|STATE OF THE JUDICIARY ADDRESS
BY CHIEF JUDGE ROBERT M. BELL
BEFORE THE MARYLAND GENERAL ASSEMBLY
JANUARY 24, 2001
President Miller, Speaker Taylor, Ladies and Gentlemen of the 2001 General Assembly, Lieutenant Governor Townsend, Attorney General Curran, Comptroller Schaefer, Treasurer Dixon, Secretary of State Willis, distinguished guests, my fellow Marylanders all.
This is the fourth occasion on which I have addressed you on behalf of the Judicial branch of government. I continue to be grateful for this opportunity for timely and open communication, for it permits the Judiciary to share with you its legislative agenda and vision for the future.
I am pleased to report that Maryland's Judiciary has entered the new millennium prepared to meet the challenges facing it and, with the requisite enthusiasm and dedication, to undertake, continue and advance initiatives and programs that further its mission. The condition of the third branch of government is sound, but like any large, complex system, there are areas that require our attention and your support. I will identify some of them.
First, let me reintroduce my colleagues on the Court of Appeals. In transcending order of seniority, they are: the Hon. John C. Eldridge, Anne Arundel County, the Hon. Irma S. Raker, Montgomery County, the Hon. Alan M. Wilner, Baltimore County, the Hon. Dale R. Cathell, Worcester County, and the Hon. Glenn T. Harrell, Jr., Prince George's County. Although our newest colleague has been appointed, as you know, she has not formally joined us, we anticipate that will occur on Friday. Unfortunately Judge Designate Lynne A. Battaglia is not here and cannot be introduced to you formally. In any event, from Howard County, she will represent Western Maryland.
In addition to the excellent advice and counsel I receive from my colleagues on the Court, I rely also on the Judiciary's leadership team. Besides myself, this group includes Joseph F. Murphy, Jr., Chief Judge of the Court of Special Appeals; Judge Paul H. Weinstein, Chair, Conference of Circuit Judges, Martha F. Rasin, Chief Judge of the District Court; and Frank Broccolina, the State Court Administrator. There is one other person whom I want you to get to know, Kelley O'Connor. She has joined the Court Information Office and, among other duties, is our legislative liaison. I expect that you will be seeing quite a bit of Kelley during the Session.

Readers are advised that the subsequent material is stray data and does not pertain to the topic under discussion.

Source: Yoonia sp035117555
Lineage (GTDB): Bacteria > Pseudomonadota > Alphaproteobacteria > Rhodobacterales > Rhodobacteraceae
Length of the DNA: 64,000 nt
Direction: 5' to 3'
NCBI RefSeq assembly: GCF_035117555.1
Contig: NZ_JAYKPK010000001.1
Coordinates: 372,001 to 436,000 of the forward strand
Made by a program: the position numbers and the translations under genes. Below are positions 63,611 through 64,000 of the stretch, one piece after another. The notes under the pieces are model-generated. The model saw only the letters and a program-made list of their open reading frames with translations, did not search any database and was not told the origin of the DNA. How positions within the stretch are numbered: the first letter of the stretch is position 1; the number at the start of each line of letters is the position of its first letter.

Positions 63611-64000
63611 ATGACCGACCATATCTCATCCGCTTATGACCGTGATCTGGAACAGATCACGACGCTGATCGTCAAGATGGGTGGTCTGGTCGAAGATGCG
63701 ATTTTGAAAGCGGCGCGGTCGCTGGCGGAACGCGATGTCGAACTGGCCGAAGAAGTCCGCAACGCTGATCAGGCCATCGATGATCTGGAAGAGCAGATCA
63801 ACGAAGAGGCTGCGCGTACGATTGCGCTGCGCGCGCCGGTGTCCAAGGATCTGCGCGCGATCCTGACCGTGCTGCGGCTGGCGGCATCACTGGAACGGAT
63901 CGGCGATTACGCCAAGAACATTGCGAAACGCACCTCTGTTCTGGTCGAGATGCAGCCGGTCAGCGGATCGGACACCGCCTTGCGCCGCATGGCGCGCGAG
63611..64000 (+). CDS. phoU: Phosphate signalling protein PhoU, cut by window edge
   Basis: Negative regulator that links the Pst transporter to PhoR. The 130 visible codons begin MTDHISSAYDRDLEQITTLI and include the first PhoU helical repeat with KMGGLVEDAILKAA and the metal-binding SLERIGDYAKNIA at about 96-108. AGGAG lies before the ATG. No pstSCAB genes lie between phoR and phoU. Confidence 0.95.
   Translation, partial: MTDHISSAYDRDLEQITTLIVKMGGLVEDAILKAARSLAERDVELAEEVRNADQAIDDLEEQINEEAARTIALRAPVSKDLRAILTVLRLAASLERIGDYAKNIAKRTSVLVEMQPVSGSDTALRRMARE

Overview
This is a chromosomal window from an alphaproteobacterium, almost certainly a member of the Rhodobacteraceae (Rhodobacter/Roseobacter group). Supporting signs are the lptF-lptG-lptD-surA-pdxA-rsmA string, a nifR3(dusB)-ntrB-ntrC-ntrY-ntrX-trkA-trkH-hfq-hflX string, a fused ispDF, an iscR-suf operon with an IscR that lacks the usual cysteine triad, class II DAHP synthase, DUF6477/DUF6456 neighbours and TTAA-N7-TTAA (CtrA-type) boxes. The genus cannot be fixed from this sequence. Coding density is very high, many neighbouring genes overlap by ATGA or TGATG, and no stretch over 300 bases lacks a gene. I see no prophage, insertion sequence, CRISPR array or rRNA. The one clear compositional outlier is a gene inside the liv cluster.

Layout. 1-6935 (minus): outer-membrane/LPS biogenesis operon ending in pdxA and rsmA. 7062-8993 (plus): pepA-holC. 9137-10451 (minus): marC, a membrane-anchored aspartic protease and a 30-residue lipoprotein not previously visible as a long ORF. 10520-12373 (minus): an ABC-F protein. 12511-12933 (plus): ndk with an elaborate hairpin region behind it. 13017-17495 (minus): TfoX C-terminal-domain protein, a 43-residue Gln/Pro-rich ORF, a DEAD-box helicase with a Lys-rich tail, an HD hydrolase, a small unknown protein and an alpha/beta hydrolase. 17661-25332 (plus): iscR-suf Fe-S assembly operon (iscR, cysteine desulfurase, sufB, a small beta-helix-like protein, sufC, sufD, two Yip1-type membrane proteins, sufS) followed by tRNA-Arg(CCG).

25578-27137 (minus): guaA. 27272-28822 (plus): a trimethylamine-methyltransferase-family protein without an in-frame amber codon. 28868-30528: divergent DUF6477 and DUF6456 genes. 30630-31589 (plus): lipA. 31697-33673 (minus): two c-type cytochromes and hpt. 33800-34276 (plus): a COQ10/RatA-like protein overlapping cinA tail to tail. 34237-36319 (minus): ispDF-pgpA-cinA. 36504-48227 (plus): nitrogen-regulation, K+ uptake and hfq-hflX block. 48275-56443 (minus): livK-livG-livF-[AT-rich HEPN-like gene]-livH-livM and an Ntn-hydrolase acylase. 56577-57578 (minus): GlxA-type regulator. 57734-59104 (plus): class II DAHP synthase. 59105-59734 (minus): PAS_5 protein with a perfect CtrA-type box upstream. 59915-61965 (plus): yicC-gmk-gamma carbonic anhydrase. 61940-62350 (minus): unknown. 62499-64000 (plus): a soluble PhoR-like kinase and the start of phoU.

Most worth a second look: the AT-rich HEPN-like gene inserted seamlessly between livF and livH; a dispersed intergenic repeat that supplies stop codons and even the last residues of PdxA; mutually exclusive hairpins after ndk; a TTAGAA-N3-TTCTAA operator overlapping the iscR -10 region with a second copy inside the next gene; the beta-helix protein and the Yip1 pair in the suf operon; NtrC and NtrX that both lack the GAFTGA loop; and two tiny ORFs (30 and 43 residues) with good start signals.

The Conference of Chief Justices (CCJ), comprised of the top jurist in each state, the District of Columbia and territories, which you received warmly on Monday evening, is holding its Mid-Year meeting in Baltimore this week and four of the attendees are with me today: Gerald VanderWalle, North Dakota's Chief Justice and CCJ president; Annice Wagner, the District of Columbia's Chief Judge and incoming CCJ president, both of whom you met on Monday; Robert Miller, South Dakota's Chief Justice and Chair of the State Justice Institute; and Roger Warren, a retired California jurist, who now serves as the president of the National Center for State Courts, the secretariat to the Conference.
Over the last two years, I have outlined our plans to bridge the gap between the public's perception of the courts and their performance, and the reality of what courts do and how they actually perform. That effort is on-going. We continue to engage in greater public outreach and to strive to provide more and better services for court users and to make the courts more accessible to those who are unable to afford lawyers or lengthy proceedings. The goal is, of course, to inspire the public's trust and confidence.
The events surrounding the controversy about, and resolution of, the recent presidential election demonstrate just how important it is that our system of government, and in particular, the courts' role in it, be understood and the extent to which courts rely upon the public's trust and confidence. Those events provided a backdrop and, indeed, a forum for the definitive civics lesson. As events played out, the courts, state and federal, were called upon, time and again, to perform their mandated role: as neutral arbiter, to provide rational adjudication of the controversy in accordance with the rule of law. And the parties, as well as the Nation, looked to the courts to play this most important, though, in truth, not unusual part.
And the judicial process worked. That it worked proved the point, or at least, reconfirmed the notion, that the foundation of this country is the rule of law, the protectors of which principally are the courts. That it worked proved also the genius of our system; who would have imagined that hundreds of years ago the framers of our federal and state constitutions could have forged a system capable of anticipating the unusual circumstances that unfolded just several months ago?